History of Relations | Diplomatic Representation | Travel Info | Health Requirements | Climate Info | Currency Info | Trade Info | Visits and Meetings | Agreements | Interest Groups/ Organisations

History of Relations

Relations between South Africa and Mozambique have their historic origin as far back as 1928 when South Africa and Portugal entered into a Convention which regulated labour; transport and commercial matters between South Africa and the colony of Mozambique.

South Africa's mines have over many decades employed substantial numbers of miners of Mozambican origin, resulting in the repatriation of deferred payment of salaries, which formed a valuable source of income for the Mozambican economy.

Since the advent of democracy in South Africa in 1994 and peace in Mozambique, South Africa and Mozambique have strengthened their relations in especially the area of economic cooperation and investment. This cooperation resulted in the implementation of multi-billion rand economic projects, inter alia, the Maputo Development Corridor and the trilateral Spatial Development Initiative with Swaziland.

The Governments of South Africa and Mozambique on 20 July 1994 entered into the Agreement for a Joint Permanent Commission for Cooperation, thereby providing the mechanism for further cooperation.

A Heads of State Economic Bilateral Forum was created in 1997. These meetings are held quarterly under the chairmanship the Presidents of South Africa and Mozambique and attended by the ministers and officials of relevant ministries of both countries. The Heads of State Economic Bilateral presides over strategic projects between the two countries.

Given the importance of Mozambique in view of President TM Mbeki's African Renaissance initiatives, various Presidential, Ministerial and Official meetings are taking place on a continuous basis.

The Land

The Republic of Mozambique covers a total area of 799 380 sq km (308 641 sq miles), which includes 13 000 sq km of inland water, representing the Mozambican section of Lake Malawi. Mozambique is bordered to the north by Tanzania, to the west by Malawi, Zambia and Zimbabwe and to the south by South Africa and Swaziland.

The shoreline is 2470 km long and generally sandy and bordered by lagoons and strings of coastal islets in the north.

Mozambique has 25 main rivers, all of which flow to the Indian Ocean. The largest and most historically significant is the Zambezi, whose 820 km Mozambican section is navigable for 460 km.


Mozambique has a population of 18,6 million (1998) citizens with an estimated population growth rate of 2.5% (1998) and an approximate birth rate of 43.5 births/1000 population (1998). Life expectation for the total population is approximately 45 years.

The population is ethnically composed of indigenous tribal groups 99% (Shangaan; Chokwe; Manyika; Sena; Makua and others), as well as Europeans 0.6%; mixed race 0.2% and Indians 0.08%. Portuguese is the official language.

Approximately 36% of the population is urbanised (1997), with a literacy rate of approximately 40%. The country has a GDP of approximately 8% (1997) and comprises 10 provinces. The capital city is Maputo.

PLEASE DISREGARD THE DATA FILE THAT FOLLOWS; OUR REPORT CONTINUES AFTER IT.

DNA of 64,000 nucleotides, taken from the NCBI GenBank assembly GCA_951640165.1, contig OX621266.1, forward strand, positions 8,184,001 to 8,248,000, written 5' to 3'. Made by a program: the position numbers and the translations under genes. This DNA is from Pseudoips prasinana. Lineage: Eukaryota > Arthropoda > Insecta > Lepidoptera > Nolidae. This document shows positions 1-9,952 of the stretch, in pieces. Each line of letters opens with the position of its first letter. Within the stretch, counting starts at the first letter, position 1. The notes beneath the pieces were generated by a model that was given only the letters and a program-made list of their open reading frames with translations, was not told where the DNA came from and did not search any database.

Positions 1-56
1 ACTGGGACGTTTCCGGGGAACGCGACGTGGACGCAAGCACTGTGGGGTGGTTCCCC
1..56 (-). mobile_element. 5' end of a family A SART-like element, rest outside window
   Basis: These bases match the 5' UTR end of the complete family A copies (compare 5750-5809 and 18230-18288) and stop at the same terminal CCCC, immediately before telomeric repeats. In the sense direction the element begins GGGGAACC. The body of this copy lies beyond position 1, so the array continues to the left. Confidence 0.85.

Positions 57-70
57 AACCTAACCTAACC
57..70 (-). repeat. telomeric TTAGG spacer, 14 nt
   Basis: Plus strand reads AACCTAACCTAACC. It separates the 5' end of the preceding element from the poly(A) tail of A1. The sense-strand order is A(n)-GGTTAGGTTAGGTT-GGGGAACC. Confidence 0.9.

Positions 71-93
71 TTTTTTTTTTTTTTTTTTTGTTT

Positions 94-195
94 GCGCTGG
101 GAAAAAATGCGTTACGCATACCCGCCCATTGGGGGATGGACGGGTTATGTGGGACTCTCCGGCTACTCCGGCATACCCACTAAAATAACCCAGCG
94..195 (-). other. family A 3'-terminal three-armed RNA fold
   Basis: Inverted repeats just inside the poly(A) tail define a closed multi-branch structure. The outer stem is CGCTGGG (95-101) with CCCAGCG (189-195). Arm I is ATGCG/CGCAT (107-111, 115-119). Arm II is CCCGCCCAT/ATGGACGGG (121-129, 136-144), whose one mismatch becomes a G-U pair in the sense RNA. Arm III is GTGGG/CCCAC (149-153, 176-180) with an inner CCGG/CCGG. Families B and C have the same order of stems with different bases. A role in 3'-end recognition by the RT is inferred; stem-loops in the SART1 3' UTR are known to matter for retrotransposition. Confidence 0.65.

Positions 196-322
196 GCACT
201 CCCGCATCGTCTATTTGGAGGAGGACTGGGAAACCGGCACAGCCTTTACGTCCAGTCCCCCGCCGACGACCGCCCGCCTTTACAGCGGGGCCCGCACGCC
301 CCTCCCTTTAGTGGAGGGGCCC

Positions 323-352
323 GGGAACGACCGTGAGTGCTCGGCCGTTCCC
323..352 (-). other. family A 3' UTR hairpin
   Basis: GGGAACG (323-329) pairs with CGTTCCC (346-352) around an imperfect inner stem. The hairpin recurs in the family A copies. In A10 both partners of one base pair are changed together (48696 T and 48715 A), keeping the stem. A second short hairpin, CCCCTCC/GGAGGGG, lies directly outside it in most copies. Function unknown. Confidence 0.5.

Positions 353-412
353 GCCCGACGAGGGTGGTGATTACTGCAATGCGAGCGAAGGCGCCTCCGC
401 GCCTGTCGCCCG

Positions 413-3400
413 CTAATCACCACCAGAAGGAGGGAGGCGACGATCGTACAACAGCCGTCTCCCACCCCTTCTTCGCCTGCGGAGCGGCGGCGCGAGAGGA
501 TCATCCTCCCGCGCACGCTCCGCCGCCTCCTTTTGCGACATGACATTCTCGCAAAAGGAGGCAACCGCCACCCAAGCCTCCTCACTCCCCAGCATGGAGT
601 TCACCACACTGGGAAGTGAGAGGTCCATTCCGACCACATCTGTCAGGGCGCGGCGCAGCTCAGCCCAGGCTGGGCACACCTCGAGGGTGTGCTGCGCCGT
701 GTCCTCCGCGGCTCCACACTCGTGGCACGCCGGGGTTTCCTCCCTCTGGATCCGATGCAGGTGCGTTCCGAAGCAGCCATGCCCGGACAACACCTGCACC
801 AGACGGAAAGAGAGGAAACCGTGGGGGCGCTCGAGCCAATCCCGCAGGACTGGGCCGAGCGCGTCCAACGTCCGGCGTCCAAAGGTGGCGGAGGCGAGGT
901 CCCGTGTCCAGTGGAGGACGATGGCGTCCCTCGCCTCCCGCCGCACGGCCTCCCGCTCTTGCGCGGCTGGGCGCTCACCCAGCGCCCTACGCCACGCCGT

Mozambique achieved independence from Portugal on 25 June 1975 and elected Samora Machel (Frelimo) as its first President. Soon after independence, a protracted civil war broke out between the governing party, Frelimo, and Renamo, the Mozambique resistance forces. President Machel was succeeded in 1986 by President Joaquim Alberto Chissano as President, following the death of the former in an aircraft disaster.

Following the cessation of the civil war, the country's new Constitution was adopted on 30 November 1990 and the General Peace Agreement was signed on 4 October 1992 between Frelimo and Renamo.

President Chissano is Head of State, whilst Prime Minister Pascoal Mocumbi was elected as Head of Government. Mozambique is a unitary Republic with a 250-member Parliament which is elected by universal adult suffrage every five years.

Mozambique held its first multi-party Presidential and legislative elections on 27-29 October 1994, confirming Frelimo as the winner. President Joaquim Alberto Chissano (Frelimo) was elected as President. In the elections of December 1999 President Chissano was re-elected as President. Mozambique's next elections are scheduled to be held during December 2004.

Diplomatic Representation

South African Representation in Mozambique

H E Mr M B M Mpahlwa
High Commissioner Extraordinary and Plenipotentiary

South African High Commission

Mozambican Representation in South Africa

H E Mr P J Macaringue
High Commissioner Extraordinary and Plenipotentiary

Mozambican High Commission

Travel Info

Visa Requirements for South Africans

For more information contact the Mozambican High Commission.

Health Requirements

Malaria and bilharzia are prevalent - visitors are advised to consult beforehand with their physicians in respect of appropriate medical precautions to be taken.

For further information go to Travelers' Health.

Climate Info

Tropical to subtropical

For up-to-date weather information click here

Currency Info

1 metical (Mt) = 100 centavos
2400 meticais (Mt) = ZAR 1

For current exchange rates click here

State and Official Visits / Bilateral Meetings

No Information

Bilateral Agreements

If you have any queries with regard to treaties please contact the Treaty Section at 012 351 0892/0742 or send an e-mail to:

Trade Info

For current information on trade statistics between South Africa and Mozambique, visit the web site of the Department of Trade and Industry of South Africa

Interest Groups and Information

Contact : Mr Paul da Sousa
President CCIMOSA
Tel: 092581 - 42 1892 - 5
Fax: 092581 - 42 1899



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